Before I knew I had Cancer, I purchased an Aflac Cancer Policy through the office. My thinking was this: if I have it, I won't need it. Murphy's Law and all that. And since I have had cancer, I have put off actually filling out the paperwork for the claims. I don't know why. I guess I am afraid they will deny my claim (I had a bad experience with some travel insurance).
I finally decided I need to fill out the paperwork and file the claim. In doing so, I needed to make sure I had certain dates right for the forms. So I went back through my calendar to double check and it was the strangest thing... To think back about everything that was going on. And I still remember how scared and anxious I was the whole time.
I can remember camping with my family, feel of anxiety about meeting with the endocrinologist the next day. I remember travelling to Virginia to see Phil's old roommates, taking Synthroid in hopes my nodules would shrink. I remember the half-marathon Phil and I ran, hoping that we would be finding out the next week that my nodules had shrank and therefore I wouldn't have cancer. I remember the complete and total frustration when my endocrinologist cancelled my biopsy an hour before it was supposed to happen and the extreme anger I felt with it took 3 more attempts before she would actually perform the procedure. I remember the way my heart sank when her nurse called me, asking me to come in and discuss my biopsy results with the doctor. And how the 5 minute drive from my office to her office seemed to take forever. I remember sending text messages to Joanna and my brother because I couldn't think about calling them and getting the words out. I remember going to my parents house, having Phil meet me there. I walked in and didn't get any words out, just tears, and my mom started crying too.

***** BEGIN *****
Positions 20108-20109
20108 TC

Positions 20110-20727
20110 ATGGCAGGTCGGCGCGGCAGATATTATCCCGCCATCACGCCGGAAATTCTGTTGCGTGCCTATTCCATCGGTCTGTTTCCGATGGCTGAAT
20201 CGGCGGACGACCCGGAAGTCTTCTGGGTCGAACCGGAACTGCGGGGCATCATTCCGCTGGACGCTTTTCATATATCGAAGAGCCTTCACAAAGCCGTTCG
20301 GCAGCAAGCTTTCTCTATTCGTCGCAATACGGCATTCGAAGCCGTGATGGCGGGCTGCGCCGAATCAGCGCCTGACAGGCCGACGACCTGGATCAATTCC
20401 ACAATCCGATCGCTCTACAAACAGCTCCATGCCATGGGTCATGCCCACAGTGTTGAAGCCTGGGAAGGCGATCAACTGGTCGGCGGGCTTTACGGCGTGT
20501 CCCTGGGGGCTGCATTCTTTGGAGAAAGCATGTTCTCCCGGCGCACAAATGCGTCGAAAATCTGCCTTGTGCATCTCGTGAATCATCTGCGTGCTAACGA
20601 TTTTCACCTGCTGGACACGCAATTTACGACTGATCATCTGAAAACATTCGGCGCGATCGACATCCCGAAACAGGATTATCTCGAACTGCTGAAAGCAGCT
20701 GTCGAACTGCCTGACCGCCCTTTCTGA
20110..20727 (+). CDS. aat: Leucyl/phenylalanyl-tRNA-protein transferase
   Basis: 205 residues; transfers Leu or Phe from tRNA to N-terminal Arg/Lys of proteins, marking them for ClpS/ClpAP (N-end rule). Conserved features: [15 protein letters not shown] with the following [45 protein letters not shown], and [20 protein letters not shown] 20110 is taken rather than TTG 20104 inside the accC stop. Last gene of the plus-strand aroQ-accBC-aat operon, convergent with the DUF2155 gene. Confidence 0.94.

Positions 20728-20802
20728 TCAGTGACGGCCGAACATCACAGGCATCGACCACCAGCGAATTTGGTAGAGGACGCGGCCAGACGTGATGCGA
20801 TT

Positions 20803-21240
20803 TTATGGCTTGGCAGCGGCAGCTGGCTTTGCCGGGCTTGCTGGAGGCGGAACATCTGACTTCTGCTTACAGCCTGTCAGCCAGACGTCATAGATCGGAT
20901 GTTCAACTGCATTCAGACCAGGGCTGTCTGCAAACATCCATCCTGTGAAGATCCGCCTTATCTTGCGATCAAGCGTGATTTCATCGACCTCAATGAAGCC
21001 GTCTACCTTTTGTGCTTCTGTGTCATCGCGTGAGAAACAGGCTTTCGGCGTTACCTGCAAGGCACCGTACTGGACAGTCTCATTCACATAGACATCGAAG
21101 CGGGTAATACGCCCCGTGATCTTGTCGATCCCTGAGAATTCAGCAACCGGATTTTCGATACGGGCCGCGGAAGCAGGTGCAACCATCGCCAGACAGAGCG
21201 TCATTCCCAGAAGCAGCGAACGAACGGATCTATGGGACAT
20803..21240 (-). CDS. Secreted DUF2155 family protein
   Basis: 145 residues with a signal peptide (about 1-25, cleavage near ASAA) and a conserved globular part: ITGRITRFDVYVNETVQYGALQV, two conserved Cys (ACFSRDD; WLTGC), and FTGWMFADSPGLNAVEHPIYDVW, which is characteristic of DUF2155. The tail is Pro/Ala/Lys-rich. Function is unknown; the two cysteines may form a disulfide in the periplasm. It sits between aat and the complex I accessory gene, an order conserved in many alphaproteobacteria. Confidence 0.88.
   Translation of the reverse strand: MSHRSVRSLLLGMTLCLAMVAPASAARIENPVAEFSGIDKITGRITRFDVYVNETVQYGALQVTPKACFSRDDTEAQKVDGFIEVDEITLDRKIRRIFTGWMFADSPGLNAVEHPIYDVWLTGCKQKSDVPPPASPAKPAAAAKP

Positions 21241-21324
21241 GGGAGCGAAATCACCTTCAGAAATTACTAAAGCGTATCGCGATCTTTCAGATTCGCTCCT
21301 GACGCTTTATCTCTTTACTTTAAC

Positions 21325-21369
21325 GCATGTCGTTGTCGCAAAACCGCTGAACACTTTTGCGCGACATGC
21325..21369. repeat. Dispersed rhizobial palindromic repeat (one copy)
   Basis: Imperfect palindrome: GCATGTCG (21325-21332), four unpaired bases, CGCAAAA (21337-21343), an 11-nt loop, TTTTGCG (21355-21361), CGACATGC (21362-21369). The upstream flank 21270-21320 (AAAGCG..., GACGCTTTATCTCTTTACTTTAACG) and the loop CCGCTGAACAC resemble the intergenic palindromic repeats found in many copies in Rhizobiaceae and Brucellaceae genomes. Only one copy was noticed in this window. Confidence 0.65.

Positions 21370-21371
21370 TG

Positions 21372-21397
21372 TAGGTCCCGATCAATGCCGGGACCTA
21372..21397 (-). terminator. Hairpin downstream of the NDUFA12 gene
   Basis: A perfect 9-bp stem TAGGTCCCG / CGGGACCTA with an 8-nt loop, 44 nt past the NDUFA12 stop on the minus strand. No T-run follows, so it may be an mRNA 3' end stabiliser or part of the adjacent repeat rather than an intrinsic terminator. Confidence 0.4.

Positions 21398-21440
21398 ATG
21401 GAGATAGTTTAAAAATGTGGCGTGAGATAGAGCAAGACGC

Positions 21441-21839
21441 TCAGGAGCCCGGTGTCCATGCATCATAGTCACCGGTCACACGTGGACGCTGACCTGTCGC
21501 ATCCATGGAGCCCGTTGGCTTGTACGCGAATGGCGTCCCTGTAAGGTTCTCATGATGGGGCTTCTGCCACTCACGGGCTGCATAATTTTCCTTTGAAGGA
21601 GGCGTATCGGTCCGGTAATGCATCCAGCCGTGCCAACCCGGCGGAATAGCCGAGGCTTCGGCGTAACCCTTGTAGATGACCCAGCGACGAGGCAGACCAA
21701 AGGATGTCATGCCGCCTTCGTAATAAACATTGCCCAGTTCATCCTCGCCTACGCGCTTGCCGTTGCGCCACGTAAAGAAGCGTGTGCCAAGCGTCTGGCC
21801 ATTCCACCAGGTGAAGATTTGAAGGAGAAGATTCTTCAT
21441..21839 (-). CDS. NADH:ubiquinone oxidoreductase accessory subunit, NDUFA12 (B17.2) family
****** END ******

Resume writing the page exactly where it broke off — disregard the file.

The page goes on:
Having a baby, which was the only thing I wanted, was on hold for who knows how long.
And now I get to sit and hold and feed and cuddle with my little boy. I take my thyroid pill every day. And I see my endocrinologist every once in a while. I find myself running my hand across my scar almost daily. But I am still overwhelmed by the fact that I actually had cancer.
Just the other day, I turned to Phil and said, "Can you believe I had Cancer?!?" It just doesn't seem like something that happens to seemingly healthy people in their mid-20's. But I did. And I still remember how terrifying the experience was.
The truth is, having cancer has changed me. It made me more empathetic for other people and families going through their own Cancer battle. It made me more aware of the people and the hurt around me. And it made me more grateful for my health and the health of those I care about.
And it has made me a thousand times more grateful for this guy:
Henry, I didn't know if I would ever get to meet you. I thank God everyday that I get to be your mommy.